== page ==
THIRD SUNDAY OF ADVENT
Zephaniah was another court poet like First Isaiah, some think even of royal lineage. He must have flourished in the court of the great reformer, Josiah, and like his king become a strict adherer to the laws of the Torah. After predicting doom for those who have corrupted the religion, he prophesies that glorious salvation of Israel by a personal God who will come among them and inspire them to victory in warfare and compassion for the afflicted and will make them renowned to all peoples.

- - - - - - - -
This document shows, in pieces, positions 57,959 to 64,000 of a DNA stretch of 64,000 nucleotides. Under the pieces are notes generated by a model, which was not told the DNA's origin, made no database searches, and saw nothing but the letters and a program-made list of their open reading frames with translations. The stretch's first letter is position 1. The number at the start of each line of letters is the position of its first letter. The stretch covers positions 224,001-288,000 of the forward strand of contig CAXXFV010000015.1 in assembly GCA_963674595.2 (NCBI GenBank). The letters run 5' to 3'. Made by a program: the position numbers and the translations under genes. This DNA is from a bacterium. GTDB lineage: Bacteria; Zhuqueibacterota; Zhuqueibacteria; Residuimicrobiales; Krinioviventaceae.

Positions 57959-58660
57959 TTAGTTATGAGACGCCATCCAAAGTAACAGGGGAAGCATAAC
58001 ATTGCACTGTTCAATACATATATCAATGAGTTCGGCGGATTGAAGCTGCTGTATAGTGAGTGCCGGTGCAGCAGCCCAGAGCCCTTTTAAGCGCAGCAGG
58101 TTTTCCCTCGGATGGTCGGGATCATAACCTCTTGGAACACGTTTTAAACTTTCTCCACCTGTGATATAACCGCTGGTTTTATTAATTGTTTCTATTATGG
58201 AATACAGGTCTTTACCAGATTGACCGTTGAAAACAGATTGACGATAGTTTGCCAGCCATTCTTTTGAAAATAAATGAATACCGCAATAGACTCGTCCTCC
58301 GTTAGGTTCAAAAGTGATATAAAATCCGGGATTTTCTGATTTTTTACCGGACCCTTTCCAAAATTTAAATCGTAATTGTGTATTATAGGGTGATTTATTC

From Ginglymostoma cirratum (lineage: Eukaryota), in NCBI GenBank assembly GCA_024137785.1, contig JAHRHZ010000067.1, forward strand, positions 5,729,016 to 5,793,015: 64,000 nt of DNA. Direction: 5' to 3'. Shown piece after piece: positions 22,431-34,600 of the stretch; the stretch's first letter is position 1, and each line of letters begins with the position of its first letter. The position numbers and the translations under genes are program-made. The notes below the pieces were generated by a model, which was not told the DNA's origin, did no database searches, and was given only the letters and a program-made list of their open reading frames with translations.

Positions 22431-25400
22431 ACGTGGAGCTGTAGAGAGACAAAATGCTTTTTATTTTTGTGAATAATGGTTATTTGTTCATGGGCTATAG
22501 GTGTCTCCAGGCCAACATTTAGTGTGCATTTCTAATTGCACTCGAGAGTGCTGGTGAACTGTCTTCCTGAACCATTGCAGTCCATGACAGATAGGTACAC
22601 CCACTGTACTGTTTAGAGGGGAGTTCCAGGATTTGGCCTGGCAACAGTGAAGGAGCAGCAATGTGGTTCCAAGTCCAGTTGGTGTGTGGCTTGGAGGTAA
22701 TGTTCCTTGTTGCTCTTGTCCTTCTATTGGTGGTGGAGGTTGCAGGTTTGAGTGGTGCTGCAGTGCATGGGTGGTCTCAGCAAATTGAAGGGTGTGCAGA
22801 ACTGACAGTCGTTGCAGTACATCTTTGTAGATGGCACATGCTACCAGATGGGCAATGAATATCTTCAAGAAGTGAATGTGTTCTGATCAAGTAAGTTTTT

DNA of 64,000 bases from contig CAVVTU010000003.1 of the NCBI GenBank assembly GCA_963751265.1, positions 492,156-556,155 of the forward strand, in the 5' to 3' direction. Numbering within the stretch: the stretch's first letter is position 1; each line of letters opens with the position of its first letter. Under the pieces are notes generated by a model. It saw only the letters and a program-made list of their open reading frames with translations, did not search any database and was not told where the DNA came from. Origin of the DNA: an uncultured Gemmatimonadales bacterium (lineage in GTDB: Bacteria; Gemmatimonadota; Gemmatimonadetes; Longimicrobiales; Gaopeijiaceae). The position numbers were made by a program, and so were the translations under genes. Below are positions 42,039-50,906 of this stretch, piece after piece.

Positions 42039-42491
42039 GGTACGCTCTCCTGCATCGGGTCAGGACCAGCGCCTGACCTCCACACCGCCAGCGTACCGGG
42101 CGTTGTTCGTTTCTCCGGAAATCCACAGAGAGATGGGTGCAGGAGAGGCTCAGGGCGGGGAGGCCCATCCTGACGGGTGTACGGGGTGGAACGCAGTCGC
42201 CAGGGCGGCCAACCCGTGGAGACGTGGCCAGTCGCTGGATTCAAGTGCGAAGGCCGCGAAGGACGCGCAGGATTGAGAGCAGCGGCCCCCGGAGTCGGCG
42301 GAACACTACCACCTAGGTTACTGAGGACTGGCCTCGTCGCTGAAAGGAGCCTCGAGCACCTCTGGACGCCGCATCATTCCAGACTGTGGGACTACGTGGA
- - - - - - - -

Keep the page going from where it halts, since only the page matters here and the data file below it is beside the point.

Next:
Our reading is a portion of Paul’s farewell in this letter to the Christians colony at Philippi. It opens with what would have been understood as a pun, for the word “rejoice” was also the common word for “goodbye.”
The words, “the peace of God which surpasses all understanding, “ so familiar to us because used in dismissals, has been interpreted in two ways. The word “mind” is Greek can also mean cleverness. In that meaning, God’s peace is the state that surpasses any efforts of our own. But put in context, it seems clear to me it means a state of peace that we feel, but could never explain.
© Arthur H. Cash